Edward Cary Walthall, a thirty-three year old lawyer from Holly Springs, Mississippi, didn't have to thank any political friends for his promotion to major general during the Atlanta Campaign. His mettle had been tested on many a battlefield, especially at Lookout Mountain and Missionary Ridge. At Chickamauga, Walthall lost thirty-two percent of his command; at Missionary Ridge it was his command that saved Bragg's Army from destruction. At the latter, Walthall was wounded but refused to leave the field until his men were safely withdrawn from the field. During the battle of Franklin, Walthall had two horses shot from under him during his brigade’s fighting at the Carter house cotton gin. Further evidence of Forrest's respect for Walthall's ability was shown on November 30th, in a statement by Rev. James H. McNeilly, of Quarles' Brigade, after the Federals had managed to escape Hood's trap at Spring Hill; "I saw General Forrest sitting alone on his horse, and I went near him. He seemed to be deeply moved, his face expressive of sorrow, anger, and disgust. Directly General Walthall rode up and saluted him, and then he gave expression to his feelings. These were his very words: 'O General, if I had just one of your brigades, just one, to fling across the road, I could have taken the whole-----shebang.' " (CV, 1918, Franklin-Incidents of the battle, by J. H. M'Neilly) Walthall was described as "personally, very handsome, dignified in bearing, imposing in manner, neat in dress, eloquent in speech ... and kind to the men who served under him." (Garner)
Wasting little time to consider the consequences of commanding the rearguard, Walthall replied to Hood; "General, I have never asked for a hard place for glory nor a soft place for comfort, but take my chances as they come. Give me the order for the troops, and I will do my best. Being the youngest major general in the army, I believe, my seniors may complain that the place was not offered to them, but that is a matter between you and them." With that, General Hood replied: "Forrest wants you, and I want you."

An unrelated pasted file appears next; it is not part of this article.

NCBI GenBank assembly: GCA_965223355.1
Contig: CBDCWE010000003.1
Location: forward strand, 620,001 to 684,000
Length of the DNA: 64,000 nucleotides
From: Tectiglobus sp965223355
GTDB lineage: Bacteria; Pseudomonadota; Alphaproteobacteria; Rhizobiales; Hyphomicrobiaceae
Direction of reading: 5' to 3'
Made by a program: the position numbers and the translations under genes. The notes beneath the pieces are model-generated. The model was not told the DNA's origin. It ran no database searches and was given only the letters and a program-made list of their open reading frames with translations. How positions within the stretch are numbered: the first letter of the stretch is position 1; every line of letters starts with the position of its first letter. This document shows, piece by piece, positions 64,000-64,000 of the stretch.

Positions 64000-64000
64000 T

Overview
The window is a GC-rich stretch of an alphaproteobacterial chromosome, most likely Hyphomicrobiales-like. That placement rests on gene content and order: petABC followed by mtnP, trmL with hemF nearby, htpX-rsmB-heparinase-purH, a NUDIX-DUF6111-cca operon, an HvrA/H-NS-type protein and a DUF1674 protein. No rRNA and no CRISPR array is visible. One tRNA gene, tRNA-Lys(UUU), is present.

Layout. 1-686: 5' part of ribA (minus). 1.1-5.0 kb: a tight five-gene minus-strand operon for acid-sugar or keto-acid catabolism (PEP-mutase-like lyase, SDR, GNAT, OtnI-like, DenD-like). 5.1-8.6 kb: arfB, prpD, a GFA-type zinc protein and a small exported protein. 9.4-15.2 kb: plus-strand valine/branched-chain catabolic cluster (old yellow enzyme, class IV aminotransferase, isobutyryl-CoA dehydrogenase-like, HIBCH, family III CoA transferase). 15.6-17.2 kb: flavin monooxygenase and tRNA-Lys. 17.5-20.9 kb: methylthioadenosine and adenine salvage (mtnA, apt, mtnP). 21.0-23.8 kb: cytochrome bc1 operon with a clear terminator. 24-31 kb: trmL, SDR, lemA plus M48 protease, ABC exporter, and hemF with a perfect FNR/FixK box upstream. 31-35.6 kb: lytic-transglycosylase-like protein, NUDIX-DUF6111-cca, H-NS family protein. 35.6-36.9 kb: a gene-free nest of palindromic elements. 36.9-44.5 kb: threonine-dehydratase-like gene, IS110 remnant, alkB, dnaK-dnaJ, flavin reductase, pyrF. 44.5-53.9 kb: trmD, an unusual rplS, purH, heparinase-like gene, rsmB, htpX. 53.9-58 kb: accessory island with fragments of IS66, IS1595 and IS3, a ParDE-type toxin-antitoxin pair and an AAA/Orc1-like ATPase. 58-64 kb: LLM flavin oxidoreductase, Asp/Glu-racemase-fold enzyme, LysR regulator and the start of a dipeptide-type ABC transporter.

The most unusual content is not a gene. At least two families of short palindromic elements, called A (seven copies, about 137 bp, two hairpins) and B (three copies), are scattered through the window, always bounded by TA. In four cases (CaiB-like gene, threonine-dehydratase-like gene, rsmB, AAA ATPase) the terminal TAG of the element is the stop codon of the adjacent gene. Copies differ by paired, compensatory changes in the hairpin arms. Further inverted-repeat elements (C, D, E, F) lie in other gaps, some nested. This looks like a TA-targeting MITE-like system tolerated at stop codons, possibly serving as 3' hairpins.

Hearing that Walthall was chosen to command the infantry of the rearguard, one veteran wrote; "and when he drew his sword in command over the rearguard to cover its retreat, there was not a soldier in it who did not believe that he would do it or perish in the effort..." (CV) Forrest himself, when hearing the news, remarked "Now we will keep them back." (CV)
For the rearguard, Walthall chose eight brigades, numbering 1,621 effectives. He then united these brigades into four divisions as follows; Featherston and Quarles, under command of Brig. Gen. Featherston; Ector and Reynolds, under the command of Brig. Gen. Reynolds; Strahl and Maney, under the command of Colonel Field; Smith and Pamer, under command of General Palmer. The Cavalry consisted of Jackson's, Buford's and Chalmers' divisions of cavalry, and Morton's Battery. The entire force fell under the command of General Forrest. (Sanders)